In Kuala Lumpur, the authorities are apparently doing some shaping up. Street protests are planned for July 9 by 60 non-government organizations (NGOs) called Bersih, meaning ‘clean’ in Malaysia, amid alleged irregularities involving the nation’s electoral system.
Dubbed ‘Walk for Democracy,’ Bersih is calling for free and fair elections while promoting its constitutional right to freedom of assembly. This has already resulted in 70 arrests and accusations Bersih is plotting to overthrow the government and is spreading communist ideology.
The biggest risk, however, is that the rally is being hijacked by government-friendly and opposition forces, all threatening to join in the protest or march in support of their benefactors. This has prompted further warnings that the country’s stability is at stake.
Insiders say extremist elements within Malaysia’s Muslim community, in particular the Malay supremacy group Perkasa, are hoping to use the rally to inspire an Arab spring at home, mimicking uprisings in the Middle East. The opposition wants to prove it’s still a force to be reckoned with, while less ambitious Malays would simply like to register their discontent with the current government.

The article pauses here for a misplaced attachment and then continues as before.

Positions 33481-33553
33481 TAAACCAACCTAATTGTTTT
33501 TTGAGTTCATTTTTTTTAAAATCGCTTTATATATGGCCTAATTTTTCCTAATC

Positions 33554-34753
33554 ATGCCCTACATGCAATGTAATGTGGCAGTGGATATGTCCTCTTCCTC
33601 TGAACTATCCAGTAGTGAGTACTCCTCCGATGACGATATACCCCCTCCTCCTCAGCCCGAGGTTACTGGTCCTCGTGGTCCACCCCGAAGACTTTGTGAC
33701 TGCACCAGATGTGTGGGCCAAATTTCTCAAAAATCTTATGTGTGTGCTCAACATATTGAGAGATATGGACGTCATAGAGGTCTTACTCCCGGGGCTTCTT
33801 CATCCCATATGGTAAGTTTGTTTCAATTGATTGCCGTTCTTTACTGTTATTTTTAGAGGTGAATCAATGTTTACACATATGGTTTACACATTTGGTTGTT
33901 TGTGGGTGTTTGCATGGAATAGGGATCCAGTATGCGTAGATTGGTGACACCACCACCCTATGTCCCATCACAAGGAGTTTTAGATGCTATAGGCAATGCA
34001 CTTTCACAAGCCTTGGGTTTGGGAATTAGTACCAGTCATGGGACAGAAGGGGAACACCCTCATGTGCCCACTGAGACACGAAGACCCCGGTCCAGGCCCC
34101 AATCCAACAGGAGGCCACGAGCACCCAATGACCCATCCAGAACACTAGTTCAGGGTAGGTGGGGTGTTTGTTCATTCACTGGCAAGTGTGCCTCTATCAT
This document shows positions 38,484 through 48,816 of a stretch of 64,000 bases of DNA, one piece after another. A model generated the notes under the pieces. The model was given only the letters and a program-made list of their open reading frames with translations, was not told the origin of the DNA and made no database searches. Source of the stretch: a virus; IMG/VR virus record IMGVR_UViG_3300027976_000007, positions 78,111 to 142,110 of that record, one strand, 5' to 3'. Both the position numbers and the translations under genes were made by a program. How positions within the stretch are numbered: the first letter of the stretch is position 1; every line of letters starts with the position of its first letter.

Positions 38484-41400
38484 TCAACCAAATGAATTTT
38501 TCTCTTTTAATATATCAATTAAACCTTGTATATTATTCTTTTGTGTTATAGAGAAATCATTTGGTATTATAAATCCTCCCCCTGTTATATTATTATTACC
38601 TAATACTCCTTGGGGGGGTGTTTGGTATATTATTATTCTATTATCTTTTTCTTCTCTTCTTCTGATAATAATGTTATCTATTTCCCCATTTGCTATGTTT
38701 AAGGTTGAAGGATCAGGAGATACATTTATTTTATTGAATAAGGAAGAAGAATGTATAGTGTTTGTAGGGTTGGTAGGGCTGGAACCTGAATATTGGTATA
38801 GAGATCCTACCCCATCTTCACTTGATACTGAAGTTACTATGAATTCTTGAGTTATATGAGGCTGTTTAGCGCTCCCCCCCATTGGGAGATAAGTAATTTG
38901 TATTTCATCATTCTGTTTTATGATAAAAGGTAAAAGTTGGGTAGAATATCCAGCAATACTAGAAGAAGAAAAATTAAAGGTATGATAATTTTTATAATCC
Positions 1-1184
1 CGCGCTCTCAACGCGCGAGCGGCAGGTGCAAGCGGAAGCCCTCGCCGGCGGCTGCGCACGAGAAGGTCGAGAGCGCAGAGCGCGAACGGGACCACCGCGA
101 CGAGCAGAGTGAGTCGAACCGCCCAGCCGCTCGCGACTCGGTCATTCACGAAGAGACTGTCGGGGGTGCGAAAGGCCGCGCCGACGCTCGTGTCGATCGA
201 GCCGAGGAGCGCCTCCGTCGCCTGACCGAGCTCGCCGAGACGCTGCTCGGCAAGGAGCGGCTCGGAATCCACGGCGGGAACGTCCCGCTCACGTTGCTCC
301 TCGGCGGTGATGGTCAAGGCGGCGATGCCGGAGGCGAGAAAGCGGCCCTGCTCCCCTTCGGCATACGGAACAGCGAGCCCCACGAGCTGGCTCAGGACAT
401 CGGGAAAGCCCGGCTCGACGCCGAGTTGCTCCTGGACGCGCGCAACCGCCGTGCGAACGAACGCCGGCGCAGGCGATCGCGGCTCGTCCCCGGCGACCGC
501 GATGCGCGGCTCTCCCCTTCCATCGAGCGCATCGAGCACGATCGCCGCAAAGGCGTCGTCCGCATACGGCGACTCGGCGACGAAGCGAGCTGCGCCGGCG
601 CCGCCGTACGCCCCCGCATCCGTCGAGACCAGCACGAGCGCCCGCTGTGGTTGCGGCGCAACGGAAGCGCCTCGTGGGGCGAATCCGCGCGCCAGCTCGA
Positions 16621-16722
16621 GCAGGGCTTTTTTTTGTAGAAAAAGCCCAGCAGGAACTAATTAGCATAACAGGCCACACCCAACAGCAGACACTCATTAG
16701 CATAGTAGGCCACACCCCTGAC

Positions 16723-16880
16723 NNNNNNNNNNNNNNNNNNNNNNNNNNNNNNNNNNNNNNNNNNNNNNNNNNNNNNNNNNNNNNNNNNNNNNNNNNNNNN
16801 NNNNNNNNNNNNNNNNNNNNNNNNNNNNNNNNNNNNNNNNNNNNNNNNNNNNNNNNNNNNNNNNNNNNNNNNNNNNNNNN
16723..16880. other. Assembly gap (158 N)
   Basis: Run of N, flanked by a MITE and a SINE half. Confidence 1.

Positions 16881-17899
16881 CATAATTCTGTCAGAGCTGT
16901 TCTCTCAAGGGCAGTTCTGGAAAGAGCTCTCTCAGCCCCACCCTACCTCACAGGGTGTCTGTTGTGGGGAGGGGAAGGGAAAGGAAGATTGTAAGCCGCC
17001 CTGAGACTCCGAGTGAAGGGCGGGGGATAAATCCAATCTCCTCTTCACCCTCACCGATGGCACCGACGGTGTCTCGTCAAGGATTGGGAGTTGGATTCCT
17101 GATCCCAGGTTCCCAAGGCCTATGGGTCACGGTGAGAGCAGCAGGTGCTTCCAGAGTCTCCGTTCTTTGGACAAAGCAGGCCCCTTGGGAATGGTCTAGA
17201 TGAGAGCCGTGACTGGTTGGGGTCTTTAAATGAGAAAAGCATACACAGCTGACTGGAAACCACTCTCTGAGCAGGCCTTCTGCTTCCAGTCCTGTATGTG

One Sarawakian politician went so far as to say: ‘It will bring about a situation where everyone will suffer. We only have to look at Middle East countries starting from Tunisia, Egypt and Syria.’
Speculation that an early election will be held has been ripe ever since Prime Minister Najib Razak ousted his predecessor Abdullah Ahmad Badawi a year after his weak showing in the 2008 poll.
In declining to quash rumours of a pending poll, Najib has fed a constantly turning mill that insists he needs his own poll to establish a political mandate, win back the two-thirds parliamentary majority lost by Badawi and take advantage of a relatively solid performing economy, which some fear is in decline.
He also needs to unite his party and the coalition.
The ruling Barisan Nasional coalition has become increasingly fractious in recent years with lead party Najib’s United Malays National Organization (UMNO) also facing dwindling popularity in the polls.
This is particularly the case in the resource-rich East Malaysian state of Sabah, which continually ranks among the country’s poorest. Locals there are demanding a bigger share of the wealth, and the broader discontent with UMNO and BN shouldn’t be underestimated.
Recent successes scored by the opposition Democratic Action Party (DAP) in federal and state by-elections and at the April state poll in Sarawak has put UMNO on notice.
Its popularity is unlikely to benefit from the arrests, accusations of communist infiltration and warnings of national instability. The lodging of police reports calling for the rally to be cancelled, if upheld, will only aggravate a potentially explosive situation even further.
Perhaps Najib should hurry up and call that early election, if that is indeed his intention.